Content Editing: The Art of Revising From Basic to Brilliant

Content Editing: The Art of Revising From Basic to Brilliant

Reader Comments (20)

  1. Stefanie, I had to chuckle to myself, b/c I am editing an article written by one of my writers, and all I’m thinking is, you said that already . . . you said that already. Don’t get me wrong, she’s good, but sometimes it takes a fresh pair of eyes to see how reiterative we’re being. Lovely reminder for us. Thanks.

  2. Hey,

    I must say this is a very informative article. Editing your content the right way is very important to gain the interest of your readers, and I think you mentioned almost all the points about editing. Thanks for sharing this article.

    Have a great day ahead.

  3. These are all excellent considerations when self-editing, and they’re also fine reasons to let someone else read your writing before your target readers see it.

    (“Someone else” can easily be you a few hours later. As long as you’ve all but forgotten what you wrote or meant to write, so that all you see is what’s in the writing itself, that’s a fine edit.)

  4. Hello Stefanie,

    Great tips over here 🙂

    Organizing our content and editing it in a wasy, so that more and more readers are being attracted to our blog.

    People to take interest in those article which are edited in a good manner. I love the concept of Unicorn vomit.
    Letting go the excessive sentences, which can be create over crowded niche.

    Thanks for the share.


  5. Hey Stefanie,

    This is indeed a good read, like your other article. Editing is an essential part of any kind of writing. As rightly said by Sarah Vowell,

    “I’m a big fan of editing and keeping only the interesting bits in.”

  6. Proofreading from the end of your document to the beginning can come in handy. It forces you to evaluate your words from a different perspective.

    I am going to start doing this! This looks like it could be very helpful!

  7. Wow, Unicorn Vomit… that’s a new one on me!

    It did bring to mind a blog post I read this morning – or tried to read, and gave up on. I’m part of a Facebook group which shares a blog post thread weekly. It’s been a great place to find new blogs, so I like to go through it. I clicked on one today that had a promising headline. The blog was cute and I liked the content that the author was writing about – but the writing itself was so jarring! It was excessively casual – run on sentences, lots of clumsy vernacular – very messy and disjointed. I like a casual writing style and I gave it a real shot, because I like to support bloggers. But I gave up after about four paragraphs. I reflected that the writer had basically turned me away from a blog I wanted to be interested in because of her poor writing. It’s a great lesson for me, though! I will be extra careful when writing my own blog posts.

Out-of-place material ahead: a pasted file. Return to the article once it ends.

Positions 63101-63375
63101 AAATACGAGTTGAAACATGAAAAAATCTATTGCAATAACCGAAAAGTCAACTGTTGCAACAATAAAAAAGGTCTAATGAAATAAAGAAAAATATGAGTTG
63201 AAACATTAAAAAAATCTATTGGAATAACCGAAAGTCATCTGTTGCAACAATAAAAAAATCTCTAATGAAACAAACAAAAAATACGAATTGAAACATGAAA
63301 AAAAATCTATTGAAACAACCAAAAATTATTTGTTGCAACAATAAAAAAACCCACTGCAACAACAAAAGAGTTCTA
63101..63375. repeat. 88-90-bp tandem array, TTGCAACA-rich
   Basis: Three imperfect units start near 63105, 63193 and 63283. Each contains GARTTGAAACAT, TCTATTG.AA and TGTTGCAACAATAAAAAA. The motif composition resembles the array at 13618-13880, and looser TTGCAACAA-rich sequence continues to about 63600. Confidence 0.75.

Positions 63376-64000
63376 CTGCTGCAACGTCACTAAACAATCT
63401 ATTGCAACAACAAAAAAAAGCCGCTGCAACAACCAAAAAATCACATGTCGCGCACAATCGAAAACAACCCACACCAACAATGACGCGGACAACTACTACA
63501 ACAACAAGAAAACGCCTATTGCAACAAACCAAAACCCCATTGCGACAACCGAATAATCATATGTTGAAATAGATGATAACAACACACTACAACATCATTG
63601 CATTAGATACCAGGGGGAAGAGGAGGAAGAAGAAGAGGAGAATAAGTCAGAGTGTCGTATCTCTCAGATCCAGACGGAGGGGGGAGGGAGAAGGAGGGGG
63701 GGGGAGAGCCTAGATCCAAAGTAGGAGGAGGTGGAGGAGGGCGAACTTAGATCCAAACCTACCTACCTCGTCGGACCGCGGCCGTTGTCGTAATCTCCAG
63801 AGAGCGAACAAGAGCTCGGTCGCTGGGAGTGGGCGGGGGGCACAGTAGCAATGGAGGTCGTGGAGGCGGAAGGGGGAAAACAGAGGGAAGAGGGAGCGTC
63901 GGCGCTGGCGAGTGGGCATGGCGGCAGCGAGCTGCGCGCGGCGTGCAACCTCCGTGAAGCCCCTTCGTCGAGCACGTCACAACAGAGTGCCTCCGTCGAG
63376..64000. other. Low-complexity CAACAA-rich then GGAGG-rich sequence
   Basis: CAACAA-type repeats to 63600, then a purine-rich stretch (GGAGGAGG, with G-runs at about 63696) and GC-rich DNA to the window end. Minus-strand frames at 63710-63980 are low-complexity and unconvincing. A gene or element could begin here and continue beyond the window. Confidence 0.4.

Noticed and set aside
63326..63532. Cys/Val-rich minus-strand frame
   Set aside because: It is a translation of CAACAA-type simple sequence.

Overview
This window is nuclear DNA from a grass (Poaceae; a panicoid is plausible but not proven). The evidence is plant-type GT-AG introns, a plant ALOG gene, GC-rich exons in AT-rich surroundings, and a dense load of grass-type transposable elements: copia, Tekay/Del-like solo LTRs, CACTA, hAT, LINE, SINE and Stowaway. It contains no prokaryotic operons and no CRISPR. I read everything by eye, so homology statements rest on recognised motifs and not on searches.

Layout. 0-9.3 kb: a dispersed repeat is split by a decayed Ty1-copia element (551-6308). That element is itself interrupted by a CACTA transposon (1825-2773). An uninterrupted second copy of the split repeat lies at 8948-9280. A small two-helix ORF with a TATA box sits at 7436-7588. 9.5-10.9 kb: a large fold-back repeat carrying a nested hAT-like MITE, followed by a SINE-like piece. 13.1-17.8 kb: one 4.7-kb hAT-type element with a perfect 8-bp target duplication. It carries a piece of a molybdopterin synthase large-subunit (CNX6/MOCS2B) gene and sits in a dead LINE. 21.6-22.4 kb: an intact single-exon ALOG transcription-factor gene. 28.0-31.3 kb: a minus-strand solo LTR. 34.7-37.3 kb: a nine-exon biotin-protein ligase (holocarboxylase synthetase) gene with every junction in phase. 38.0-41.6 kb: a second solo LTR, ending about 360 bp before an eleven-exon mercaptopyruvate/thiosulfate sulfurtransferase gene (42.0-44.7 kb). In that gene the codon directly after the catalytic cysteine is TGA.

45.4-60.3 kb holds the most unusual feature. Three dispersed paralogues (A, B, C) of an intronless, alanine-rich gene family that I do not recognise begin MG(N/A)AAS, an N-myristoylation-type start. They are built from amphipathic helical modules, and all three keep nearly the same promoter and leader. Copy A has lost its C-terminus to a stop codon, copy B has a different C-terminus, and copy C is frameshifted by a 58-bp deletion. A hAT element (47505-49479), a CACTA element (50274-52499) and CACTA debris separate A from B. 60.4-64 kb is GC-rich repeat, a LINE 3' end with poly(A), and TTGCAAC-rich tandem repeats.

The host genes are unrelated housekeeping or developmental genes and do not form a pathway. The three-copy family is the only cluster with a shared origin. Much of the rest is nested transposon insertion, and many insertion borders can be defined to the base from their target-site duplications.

• Rachel, that’s a terrific example of why we discourage “unicorn vomit.” Casual writing can also be polished, so it doesn’t turn off interested readers. Thanks for sharing! 🙂

  8. Five simple steps and yet essential for your editing. Sometimes imagination runs wild but content is so unpolished that you lose credibility and further reading. Thanks for your ideas Stefanie!

  9. #3. Mop up “unicorn vomit” was my favorite, but the entire article is full of great advice! When I write, I tend to add a lot of extra words on my first pass through. I then go back and “clean up” areas that contain “unicorn vomit” by deleting entire sentences sometimes.

    I really enjoyed your simple 5 point list and I will use it in the future. Thanks!

  10. All great points. As a publisher that edits my own content while leaning on our editorial dept. for proofing, I have always found that sleeping on it and returning to an article the next day enables me to see my content from a new angle. its here i get the satisfaction and sometimes a good laugh at whoops: said that already!

  11. This is great. I’m trying to get our whole team involved in blog writing but most are not great writers. While I am not the best either, I have to edit them so this will be very helpful.

  12. A really great read. I am in the process of helping a colleague of mine create content for her updated website. Content is vital as it has to be pleasing to read, but also on the money as far as what you are trying to sell/say.

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